Anger is one of the strongest emotions we’re capable of feeling, so it’s only natural that it affects our physical and mental states in a major way. But you may be surprised to find out just how much it can change your brain.
Anger first starts in the brain, where the amygdala, hypothalamus, and pituitary gland start a signaling chain to release stress hormones. The hormones that are released cause you to lose brain cells, especially in the prefrontal cortex and hippocampus, which are responsible for decision making and memory forming. This explains why people are more prone to making irrational decisions when angry.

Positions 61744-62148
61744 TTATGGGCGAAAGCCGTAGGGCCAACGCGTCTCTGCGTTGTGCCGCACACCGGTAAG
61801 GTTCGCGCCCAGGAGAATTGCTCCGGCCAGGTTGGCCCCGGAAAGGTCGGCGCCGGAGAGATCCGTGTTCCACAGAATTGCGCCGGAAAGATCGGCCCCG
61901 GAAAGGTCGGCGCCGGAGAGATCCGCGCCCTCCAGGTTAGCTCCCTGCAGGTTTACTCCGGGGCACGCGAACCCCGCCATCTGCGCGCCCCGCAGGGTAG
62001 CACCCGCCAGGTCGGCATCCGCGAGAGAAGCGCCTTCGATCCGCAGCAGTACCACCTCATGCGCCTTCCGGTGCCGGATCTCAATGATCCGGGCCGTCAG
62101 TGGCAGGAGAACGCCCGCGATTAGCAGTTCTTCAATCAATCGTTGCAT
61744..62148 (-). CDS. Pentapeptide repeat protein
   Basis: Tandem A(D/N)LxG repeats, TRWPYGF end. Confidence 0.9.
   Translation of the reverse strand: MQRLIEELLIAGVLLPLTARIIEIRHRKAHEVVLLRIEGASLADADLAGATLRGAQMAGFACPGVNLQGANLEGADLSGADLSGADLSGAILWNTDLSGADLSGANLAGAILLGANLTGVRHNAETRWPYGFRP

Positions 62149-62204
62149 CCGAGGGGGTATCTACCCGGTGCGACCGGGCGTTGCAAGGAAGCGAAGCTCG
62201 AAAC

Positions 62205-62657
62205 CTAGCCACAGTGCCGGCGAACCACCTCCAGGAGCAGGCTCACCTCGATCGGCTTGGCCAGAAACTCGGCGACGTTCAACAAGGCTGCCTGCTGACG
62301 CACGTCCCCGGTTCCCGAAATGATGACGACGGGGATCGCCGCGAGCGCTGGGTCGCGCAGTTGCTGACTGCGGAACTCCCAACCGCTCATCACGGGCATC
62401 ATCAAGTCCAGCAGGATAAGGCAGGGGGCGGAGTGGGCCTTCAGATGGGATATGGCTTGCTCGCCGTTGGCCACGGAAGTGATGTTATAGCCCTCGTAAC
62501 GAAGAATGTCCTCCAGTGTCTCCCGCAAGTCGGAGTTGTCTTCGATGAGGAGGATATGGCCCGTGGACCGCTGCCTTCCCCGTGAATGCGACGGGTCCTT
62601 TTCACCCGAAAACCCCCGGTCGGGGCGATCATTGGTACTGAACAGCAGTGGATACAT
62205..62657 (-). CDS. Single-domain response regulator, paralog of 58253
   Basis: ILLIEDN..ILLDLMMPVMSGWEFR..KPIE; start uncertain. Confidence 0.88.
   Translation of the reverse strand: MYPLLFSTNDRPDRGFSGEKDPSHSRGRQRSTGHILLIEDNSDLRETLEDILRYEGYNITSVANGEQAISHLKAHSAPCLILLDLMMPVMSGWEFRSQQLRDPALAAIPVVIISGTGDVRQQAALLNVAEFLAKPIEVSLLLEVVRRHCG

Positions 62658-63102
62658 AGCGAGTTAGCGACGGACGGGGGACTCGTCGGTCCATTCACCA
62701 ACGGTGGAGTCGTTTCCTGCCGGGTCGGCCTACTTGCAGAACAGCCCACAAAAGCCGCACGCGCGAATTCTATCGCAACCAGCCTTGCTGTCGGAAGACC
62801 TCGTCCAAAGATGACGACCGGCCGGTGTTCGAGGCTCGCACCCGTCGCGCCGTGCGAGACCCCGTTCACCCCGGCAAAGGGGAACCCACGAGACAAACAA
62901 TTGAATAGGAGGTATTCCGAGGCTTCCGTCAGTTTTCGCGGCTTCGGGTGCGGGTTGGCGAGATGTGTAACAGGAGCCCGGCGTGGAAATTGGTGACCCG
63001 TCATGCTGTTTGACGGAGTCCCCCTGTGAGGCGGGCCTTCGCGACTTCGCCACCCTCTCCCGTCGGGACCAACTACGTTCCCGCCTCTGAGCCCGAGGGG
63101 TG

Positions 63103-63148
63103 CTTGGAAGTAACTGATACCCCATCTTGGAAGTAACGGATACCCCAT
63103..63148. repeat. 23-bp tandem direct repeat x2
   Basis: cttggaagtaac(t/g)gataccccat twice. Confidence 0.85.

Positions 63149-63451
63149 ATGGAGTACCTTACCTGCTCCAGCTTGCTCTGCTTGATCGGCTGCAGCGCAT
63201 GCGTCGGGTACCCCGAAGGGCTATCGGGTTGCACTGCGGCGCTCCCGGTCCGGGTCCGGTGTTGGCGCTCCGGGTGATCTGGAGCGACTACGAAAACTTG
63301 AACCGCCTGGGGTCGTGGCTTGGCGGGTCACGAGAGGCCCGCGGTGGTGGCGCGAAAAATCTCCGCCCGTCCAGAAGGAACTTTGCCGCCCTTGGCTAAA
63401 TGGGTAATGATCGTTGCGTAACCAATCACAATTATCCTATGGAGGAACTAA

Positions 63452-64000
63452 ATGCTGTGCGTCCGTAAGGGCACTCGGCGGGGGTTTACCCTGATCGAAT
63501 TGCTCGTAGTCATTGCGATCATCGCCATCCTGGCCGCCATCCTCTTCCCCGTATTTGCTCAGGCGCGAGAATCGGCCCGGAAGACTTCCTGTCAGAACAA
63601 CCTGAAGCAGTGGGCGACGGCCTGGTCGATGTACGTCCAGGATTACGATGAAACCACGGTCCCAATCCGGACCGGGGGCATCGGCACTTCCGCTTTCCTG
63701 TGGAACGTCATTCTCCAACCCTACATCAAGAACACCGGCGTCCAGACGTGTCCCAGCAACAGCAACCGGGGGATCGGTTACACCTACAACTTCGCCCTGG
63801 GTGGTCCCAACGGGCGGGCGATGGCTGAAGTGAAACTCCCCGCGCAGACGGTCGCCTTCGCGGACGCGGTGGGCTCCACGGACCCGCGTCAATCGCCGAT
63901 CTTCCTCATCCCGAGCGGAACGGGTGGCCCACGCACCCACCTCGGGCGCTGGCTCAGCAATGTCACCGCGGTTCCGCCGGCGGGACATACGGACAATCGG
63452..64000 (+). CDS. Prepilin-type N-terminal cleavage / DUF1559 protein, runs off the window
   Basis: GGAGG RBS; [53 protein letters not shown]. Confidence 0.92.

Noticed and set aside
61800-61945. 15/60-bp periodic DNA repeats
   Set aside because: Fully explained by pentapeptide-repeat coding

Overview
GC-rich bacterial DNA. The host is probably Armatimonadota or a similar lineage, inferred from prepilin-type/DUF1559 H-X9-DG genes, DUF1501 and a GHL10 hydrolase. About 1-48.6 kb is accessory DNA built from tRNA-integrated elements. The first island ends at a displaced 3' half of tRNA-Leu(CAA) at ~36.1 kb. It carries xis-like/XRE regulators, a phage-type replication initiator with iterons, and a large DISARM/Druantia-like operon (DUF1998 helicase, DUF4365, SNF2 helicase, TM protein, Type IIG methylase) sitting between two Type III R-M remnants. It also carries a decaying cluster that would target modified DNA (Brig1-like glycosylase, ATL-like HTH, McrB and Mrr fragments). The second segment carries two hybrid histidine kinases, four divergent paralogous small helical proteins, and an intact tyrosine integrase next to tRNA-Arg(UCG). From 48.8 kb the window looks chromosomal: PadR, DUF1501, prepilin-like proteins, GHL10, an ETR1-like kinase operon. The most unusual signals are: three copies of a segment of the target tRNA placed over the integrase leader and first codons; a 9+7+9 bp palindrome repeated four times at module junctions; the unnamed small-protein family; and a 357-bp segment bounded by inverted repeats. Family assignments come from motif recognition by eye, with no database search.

Have you ever gotten so angry you thought you were going to pop a vein? Turns out, the hormones produced by anger prepare the body for a fight-or-flight response. Furthermore, when the body is overexposed to these stress hormones, the blood vessels become clogged and damaged, increasing risk for stroke and heart attack. This was the case of Red Forman from That ’70s Show, who got so angry he suffered a heart attack.
Interestingly, eye sight decreases when you’re angry, which means the saying “blind with rage” isn’t just figurative. Though anger and stress can help you escape immediate danger, prolonged exposure is not healthy.
Learning to control your anger and stress levels could help your overall health and add extra years to your life, not to mention improving your relationships too. Learn about ways to reduce stress here.